In the mesmerizing western part of Madagascar lies a truly extraordinary place, now part of an expanded UNESCO World Heritage Site. The Tsingy de Bemaraha Strict Nature Reserve, known for its intricate maze of sharp limestone formations, earned its spot on the World Heritage List in 1990. This year, its boundaries were extended to include the Andrefana Dry Forests. In this unique environment, the rocks are razor-sharp, the trees have a distinctive bulbous shape, and the lemurs have adapted to thrive in this otherworldly region. The expanded site now celebrates the remarkable diversity of the Andrefana Dry Forests, adding another layer of wonder to Madagascar’s natural treasures as highlited by CNN Travel.

Kenya’s Tsavo National Park
In Kenya’s Tsavo National Park, elephants are not just thriving; they are a conservation success story highlighted by The New York Times. With a remarkable 21 percent increase in the elephant population since 2014, totaling 36,280, Tsavo is the proud home of Africa’s most successful elephant rehabilitation program—the Sheldrick Wildlife Trust.

At its core, the trust boasts essential conservation projects, including an elephant orphanage, rehabilitation units, and mobile veterinary clinics that have cared for over 11,000 animals, including 3,500 elephants, since 1977. The trust’s impactful efforts extend to releasing 200 rehabilitated elephant orphans (with 120 still in their care), anti-poaching initiatives, constructing water sources, and safeguarding vulnerable boundaries. Tsavo stands as a testament to the positive strides made in safeguarding the majestic elephants of Kenya.

Amboseli National Park in Kenya, recognized by Travel + Leisure, stands as a haven for nature lovers within its 151-square-mile expanse near the Tanzanian border. Renowned among safari enthusiasts, Amboseli has carved a niche for itself with its abundant wildlife, particularly its well-documented reputation for elephant spotting. The dusty plains of Amboseli host massive herds of elephants, creating a mesmerizing spectacle alongside other charismatic creatures such as cheetahs, giraffes, and zebras.

While the camps and lodges surrounding the park traditionally lean towards simplicity, the upcoming opening of Angama Amboseli in fall 2023 adds an exciting dimension. Promising a richly appointed experience, this new addition is set to elevate the accommodation offerings, providing visitors with a luxurious base to explore the natural wonders of Amboseli National Park. With its breathtaking landscapes and diverse wildlife, Amboseli continues to captivate and, with the introduction of Angama Amboseli, is poised to offer an enhanced safari experience for travelers seeking both adventure and comfort.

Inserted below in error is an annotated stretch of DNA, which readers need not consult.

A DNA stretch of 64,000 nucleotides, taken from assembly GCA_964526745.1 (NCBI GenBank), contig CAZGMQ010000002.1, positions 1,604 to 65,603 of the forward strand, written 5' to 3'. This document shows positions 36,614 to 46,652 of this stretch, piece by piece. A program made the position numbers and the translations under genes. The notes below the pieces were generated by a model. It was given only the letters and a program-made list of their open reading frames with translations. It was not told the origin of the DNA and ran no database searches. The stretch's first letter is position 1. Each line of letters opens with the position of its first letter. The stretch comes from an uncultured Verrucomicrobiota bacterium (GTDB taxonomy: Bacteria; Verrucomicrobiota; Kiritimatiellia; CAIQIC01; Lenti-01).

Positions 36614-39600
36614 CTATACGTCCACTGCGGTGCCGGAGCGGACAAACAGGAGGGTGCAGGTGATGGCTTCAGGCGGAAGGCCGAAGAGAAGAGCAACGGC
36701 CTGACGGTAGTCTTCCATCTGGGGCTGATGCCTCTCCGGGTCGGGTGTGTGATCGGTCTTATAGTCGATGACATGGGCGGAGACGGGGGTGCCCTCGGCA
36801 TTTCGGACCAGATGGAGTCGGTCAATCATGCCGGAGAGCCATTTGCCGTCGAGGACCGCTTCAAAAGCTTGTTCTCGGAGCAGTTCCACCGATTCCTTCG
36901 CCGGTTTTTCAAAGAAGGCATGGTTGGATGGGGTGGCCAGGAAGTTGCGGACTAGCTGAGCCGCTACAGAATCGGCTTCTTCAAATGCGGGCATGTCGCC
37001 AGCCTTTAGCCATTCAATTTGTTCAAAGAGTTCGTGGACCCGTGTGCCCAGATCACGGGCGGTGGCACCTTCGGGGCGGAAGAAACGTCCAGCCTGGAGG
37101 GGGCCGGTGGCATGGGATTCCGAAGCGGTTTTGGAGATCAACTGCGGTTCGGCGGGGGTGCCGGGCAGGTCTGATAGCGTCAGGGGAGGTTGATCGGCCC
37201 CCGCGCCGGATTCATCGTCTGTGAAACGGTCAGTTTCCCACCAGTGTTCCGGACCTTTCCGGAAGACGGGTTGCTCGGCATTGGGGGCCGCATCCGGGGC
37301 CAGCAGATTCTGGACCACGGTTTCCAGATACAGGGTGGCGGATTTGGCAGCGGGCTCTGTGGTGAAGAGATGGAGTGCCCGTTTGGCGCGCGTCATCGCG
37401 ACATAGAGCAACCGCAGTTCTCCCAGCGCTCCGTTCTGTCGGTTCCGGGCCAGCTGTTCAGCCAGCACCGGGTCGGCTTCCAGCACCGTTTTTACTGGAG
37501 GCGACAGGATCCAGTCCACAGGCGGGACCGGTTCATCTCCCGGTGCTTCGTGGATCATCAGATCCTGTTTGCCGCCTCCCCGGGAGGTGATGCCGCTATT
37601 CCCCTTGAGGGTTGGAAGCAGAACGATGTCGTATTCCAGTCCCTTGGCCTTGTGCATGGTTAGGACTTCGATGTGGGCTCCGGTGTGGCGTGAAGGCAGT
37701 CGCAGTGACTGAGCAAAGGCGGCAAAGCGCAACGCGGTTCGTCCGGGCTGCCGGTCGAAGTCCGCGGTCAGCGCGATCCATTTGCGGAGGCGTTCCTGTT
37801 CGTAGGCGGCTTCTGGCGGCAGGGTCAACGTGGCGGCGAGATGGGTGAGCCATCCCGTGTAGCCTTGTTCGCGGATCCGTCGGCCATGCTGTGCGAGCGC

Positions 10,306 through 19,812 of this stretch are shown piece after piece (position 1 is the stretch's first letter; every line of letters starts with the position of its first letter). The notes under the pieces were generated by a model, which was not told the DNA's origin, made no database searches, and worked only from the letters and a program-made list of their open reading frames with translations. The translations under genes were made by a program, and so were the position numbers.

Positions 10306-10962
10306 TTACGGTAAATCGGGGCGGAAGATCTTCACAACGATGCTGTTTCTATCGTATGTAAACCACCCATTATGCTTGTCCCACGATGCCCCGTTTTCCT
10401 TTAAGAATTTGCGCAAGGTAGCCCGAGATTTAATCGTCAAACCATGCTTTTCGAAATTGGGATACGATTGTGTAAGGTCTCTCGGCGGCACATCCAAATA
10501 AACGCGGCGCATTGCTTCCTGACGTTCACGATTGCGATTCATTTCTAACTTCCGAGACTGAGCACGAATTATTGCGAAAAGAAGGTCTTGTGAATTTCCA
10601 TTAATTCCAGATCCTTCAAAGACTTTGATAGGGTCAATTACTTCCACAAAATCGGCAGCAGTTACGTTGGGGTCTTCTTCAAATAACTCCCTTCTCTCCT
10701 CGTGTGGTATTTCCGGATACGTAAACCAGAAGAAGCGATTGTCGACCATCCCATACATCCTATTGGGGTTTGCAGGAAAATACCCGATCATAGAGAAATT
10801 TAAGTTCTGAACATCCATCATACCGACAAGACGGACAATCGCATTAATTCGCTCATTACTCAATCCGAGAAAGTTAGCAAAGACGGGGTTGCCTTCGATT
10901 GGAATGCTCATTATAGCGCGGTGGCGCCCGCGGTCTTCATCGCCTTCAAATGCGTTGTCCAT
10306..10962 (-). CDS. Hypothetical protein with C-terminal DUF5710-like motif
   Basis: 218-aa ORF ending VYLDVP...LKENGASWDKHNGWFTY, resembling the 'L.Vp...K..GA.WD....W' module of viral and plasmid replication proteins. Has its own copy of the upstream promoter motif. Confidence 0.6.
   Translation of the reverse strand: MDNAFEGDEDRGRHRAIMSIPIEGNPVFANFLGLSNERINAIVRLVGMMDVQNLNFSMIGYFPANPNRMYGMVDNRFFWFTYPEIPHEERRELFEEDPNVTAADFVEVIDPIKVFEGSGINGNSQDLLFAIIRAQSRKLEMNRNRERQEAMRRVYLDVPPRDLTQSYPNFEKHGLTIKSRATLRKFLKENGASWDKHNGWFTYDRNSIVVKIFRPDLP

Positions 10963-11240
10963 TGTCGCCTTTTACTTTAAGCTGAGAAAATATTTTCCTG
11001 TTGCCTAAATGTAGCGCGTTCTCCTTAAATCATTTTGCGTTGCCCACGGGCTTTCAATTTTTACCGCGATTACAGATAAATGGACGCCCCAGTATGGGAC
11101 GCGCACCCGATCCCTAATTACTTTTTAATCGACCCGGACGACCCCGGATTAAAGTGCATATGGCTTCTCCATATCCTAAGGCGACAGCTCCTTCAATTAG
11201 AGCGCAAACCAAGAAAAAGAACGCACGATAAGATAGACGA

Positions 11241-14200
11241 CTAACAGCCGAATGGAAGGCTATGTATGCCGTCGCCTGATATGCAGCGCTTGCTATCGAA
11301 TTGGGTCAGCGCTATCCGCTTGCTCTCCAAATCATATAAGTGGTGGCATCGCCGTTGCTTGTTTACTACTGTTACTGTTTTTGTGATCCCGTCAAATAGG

Off the shores of Hurghada, Egypt, lies the impressive Great Fringing Reef, a thriving marine haven housing 40 shark species and a dazzling array of 400 coral varietiesas as highlited by New York Times. The reef owes its resilience to the Hurghada Environmental Protection and Conservation Association, a non-governmental organization formed by passionate divers in 1992.

Recognized for their conservation efforts, the group has implemented one of the world’s largest mooring systems, reducing the impact of dive-boat anchors. They’ve also initiated a local ban on single-use plastics, turning snorkel tours and beach cleanups into engaging social events for both residents and tourists. Last year, the organization opened three eagerly awaited dive sites, further demonstrating their commitment to preserving and safeguarding the precious marine ecosystems around Hurghada.

CNN Travel says Angola is a cool place to visit now. They made it easier to go there with a quick online visa. Even though the big tourist stuff isn’t fully ready, Angola is like a hidden treasure waiting to be found. The capital, Luanda, is known for being a bit pricey, but if you explore outside, you’ll find amazing landscapes and interesting things. In the second city, Lubango, there’s old Portuguese-style buildings, a big statue on a hill, and a cool place called Tundavala Gap. Nature lovers will enjoy huge waterfalls called Calendula Falls, and if you like surfing, the Atlantic coast is perfect. So, Angola is like a secret gem according to CNN Travel, and now is a great time to go and see its unique beauty.

Akagera National Park in Rwanda, highlighted by National Geographic, is a stunning mix of swamps, savannah, and woodland bursting with wildlife. This park, one of Rwanda’s oldest, has a remarkable story of recovery. After being severely affected by the civil war in 1994, where returning farmers damaged the land and wiped out the wildlife for cattle grazing, the Akagera Management Company stepped in. Established in 2010, their goal was to restore the park to its original natural beauty.